September 6 , 1968: 150 women (members of New York Radical Women) arrive in Atlantic City, New Jersey to protest against the Miss America Pageant, as exploitative of women. Led by activist and author Robin Morgan, (Wife of radical effeminist, Kenneth Pitchford) it is one of the first large demonstrations of Second Wave Feminism as Women’s Liberation begins to gather much media attention.
October 2, 1968 – Tlatelolco massacre: A student demonstration ends in bloodbath at La Plaza de las Tres Culturas in Tlatelolco, Mexico City, Mexico, 10 days before the inauguration of the 1968 Summer Olympics.
October 11, 1968 : Apollo program: NASA launches Apollo 7, the first manned Apollo mission (Wally Schirra, Donn Eisele, Walter Cunningham). Mission goals include the first live television broadcast from orbit and testing the lunar module docking maneuver.
October 14, 1968 – Vietnam War: The United States Department of Defense announces that the United States Army and United States Marines will send about 24,000 troops back to Vietnam for involuntary second tours. (Many of these men young men are Gay, anti-war, and living in the closet)
October 16, 1968 – In Mexico City, African-American athletes Tommie Smith and John Carlos raise their arms in a black power salute after winning, respectively, the gold and bronze medals in the Olympic men’s 200 metres.
November 22 , 1968 “Plato’s Stepchildren“, 12th episode of Star Trek 3rd season is aired, featuring the first-ever interracial kiss on U.S. national television between Lieutenant Uhura and Captain James T. Kirk.
(It is noteworthy that the United States Supreme Court declared laws against interracial marriage unconstitutional on June 12, 1967. The majority opinion is worth reading.)
December 24, 1968 – Apollo program: U.S. spacecraft Apollo 8 enters orbit around the Moon. Astronauts Frank Borman, Jim Lovell and William A. Anders become the first humans to see the far side of the Moon and planet Earth as a whole. The crew also reads from Genesis. (This first glimpse of Planet Earth from space is one of the greatest moments in human history.)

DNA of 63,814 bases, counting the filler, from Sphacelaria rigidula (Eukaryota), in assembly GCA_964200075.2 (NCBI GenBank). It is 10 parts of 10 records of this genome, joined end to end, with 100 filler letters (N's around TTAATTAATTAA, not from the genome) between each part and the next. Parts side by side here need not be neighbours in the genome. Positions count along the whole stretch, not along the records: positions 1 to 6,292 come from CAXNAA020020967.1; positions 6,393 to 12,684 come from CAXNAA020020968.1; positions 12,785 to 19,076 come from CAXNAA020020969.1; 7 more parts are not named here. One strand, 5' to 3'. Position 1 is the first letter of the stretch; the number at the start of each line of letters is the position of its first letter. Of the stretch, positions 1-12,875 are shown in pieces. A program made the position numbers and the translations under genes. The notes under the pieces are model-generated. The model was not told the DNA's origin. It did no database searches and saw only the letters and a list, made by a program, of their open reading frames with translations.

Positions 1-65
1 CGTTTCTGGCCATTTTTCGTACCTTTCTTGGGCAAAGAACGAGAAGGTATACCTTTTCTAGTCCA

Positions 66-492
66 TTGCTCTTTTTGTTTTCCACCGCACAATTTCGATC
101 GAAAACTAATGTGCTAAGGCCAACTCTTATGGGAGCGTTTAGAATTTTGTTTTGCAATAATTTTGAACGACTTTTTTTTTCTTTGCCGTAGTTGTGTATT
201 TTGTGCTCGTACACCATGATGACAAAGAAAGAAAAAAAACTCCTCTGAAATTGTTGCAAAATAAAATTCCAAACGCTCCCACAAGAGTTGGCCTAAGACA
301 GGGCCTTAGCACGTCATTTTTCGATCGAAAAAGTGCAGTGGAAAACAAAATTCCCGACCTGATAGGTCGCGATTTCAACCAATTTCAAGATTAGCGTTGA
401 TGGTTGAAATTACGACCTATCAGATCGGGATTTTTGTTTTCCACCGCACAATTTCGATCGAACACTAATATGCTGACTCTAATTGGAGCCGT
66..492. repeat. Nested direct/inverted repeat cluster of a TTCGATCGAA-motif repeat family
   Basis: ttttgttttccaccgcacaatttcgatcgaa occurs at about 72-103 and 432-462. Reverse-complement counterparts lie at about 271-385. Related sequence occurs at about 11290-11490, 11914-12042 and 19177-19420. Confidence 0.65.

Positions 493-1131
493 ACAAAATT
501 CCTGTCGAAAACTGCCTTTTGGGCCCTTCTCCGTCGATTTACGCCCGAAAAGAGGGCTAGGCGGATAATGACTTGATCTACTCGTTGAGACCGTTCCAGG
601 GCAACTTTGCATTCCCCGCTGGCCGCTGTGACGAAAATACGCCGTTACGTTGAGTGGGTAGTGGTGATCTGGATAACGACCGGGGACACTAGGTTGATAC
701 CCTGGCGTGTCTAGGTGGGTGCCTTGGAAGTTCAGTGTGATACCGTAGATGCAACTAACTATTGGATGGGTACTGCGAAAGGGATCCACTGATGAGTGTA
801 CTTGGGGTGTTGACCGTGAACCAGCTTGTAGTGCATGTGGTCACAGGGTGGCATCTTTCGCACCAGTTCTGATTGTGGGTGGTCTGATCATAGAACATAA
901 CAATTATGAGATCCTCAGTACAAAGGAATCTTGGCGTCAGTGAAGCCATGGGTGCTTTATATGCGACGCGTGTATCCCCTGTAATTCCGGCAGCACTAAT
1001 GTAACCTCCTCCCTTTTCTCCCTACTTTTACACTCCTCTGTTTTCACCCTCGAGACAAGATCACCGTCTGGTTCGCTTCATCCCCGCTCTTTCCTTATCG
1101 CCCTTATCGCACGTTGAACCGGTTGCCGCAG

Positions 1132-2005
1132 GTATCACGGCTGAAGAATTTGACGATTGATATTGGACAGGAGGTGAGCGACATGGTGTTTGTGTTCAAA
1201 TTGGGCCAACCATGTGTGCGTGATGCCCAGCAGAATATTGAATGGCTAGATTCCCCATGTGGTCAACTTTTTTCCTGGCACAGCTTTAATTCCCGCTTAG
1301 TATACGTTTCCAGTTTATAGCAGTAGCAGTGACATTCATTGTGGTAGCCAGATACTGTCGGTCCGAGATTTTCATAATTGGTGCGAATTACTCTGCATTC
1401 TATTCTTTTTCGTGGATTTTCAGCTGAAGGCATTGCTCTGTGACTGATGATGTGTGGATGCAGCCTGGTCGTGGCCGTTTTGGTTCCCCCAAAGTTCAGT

April 9, 1969 – The Harvard University Administration Building is seized by close to 300 students, mostly members of the Students for a Democratic Society. Before the takeover ends, 45 will be injured and 184 arrested.
June 18–June 22, 1969 – The National Convention of the Students for a Democratic Society, held in Chicago, collapses, and the Weatherman faction seizes control of the SDS National Office. Thereafter, any activity run from the National Office or bearing the name of SDS is Weatherman-controlled.
I have selected events that are specific to the politics of the feminist, civil rights, and poor people’s movements.
Most of these events were media events at a time when everyone had access to media.
Music was the media of choice for the baby boomers, and most of us had access to television.
“Father? Why do these words sound so nasty?”
We gave each other permission to question the unmentionable.
We were right when we said we are not perverts; but people like everyone else.
We were right when we said we are not sick; but made sick by a culture of legally sanctioned terror.
We were right when we said the “Homosexual Panic Defense” made it legal to kill gays.
We were right when we said that arresting us, and prosecuting us and in some states, executing us was wrong.
In the United States, you can hate my guts but you no longer have the right to mark me as a criminal and deny me the right to vote, seek work, and marry.
You no longer have the right to terrorize me in my gathering places.
You no longer have the right to deprive me of medical care.
You no longer have the right to use the law to hate me to death.
Rob Goldstein 2015